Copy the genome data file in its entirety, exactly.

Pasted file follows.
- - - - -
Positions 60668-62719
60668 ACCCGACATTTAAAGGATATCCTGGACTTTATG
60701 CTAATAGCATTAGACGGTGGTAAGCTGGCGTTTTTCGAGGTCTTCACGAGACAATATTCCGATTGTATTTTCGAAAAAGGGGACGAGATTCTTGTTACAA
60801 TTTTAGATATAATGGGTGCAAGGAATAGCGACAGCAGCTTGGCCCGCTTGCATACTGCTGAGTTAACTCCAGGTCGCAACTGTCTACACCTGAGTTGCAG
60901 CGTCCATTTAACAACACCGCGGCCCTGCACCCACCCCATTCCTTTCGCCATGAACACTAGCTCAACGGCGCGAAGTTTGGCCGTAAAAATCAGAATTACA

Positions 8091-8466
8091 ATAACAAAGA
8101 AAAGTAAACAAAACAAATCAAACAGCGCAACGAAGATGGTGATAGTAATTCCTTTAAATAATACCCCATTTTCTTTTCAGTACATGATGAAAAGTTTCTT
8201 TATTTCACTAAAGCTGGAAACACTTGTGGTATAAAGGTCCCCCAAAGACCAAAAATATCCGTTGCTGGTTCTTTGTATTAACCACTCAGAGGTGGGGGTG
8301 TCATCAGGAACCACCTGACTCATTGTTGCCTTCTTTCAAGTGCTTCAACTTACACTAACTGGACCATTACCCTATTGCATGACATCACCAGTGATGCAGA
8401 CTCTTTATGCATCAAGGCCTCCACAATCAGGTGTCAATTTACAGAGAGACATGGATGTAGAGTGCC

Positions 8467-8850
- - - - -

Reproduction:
Positions 60668-62719
60668 ACCCGACATTTAAAGGATATCCTGGACTTTATG
60701 CTAATAGCATTAGACGGTGGTAAGCTGGCGTTTTTCGAGGTCTTCACGAGACAATATTCCGATTGTATTTTCGAAAAAGGGGACGAGATTCTTGTTACAA
60801 TTTTAGATATAATGGGTGCAAGGAATAGCGACAGCAGCTTGGCCCGCTTGCATACTGCTGAGTTAACTCCAGGTCGCAACTGTCTACACCTGAGTTGCAG
60901 CGTCCATTTAACAACACCGCGGCCCTGCACCCACCCCATTCCTTTCGCCATGAACACTAGCTCAACGGCGCGAAGTTTGGCCGTAAAAATCAGAATTACA

Positions 8091-8466
8091 ATAACAAAGA
8101 AAAGTAAACAAAACAAATCAAACAGCGCAACGAAGATGGTGATAGTAATTCCTTTAAATAATACCCCATTTTCTTTTCAGTACATGATGAAAAGTTTCTT
8201 TATTTCACTAAAGCTGGAAACACTTGTGGTATAAAGGTCCCCCAAAGACCAAAAATATCCGTTGCTGGTTCTTTGTATTAACCACTCAGAGGTGGGGGTG
8301 TCATCAGGAACCACCTGACTCATTGTTGCCTTCTTTCAAGTGCTTCAACTTACACTAACTGGACCATTACCCTATTGCATGACATCACCAGTGATGCAGA
8401 CTCTTTATGCATCAAGGCCTCCACAATCAGGTGTCAATTTACAGAGAGACATGGATGTAGAGTGCC

Positions 8467-8850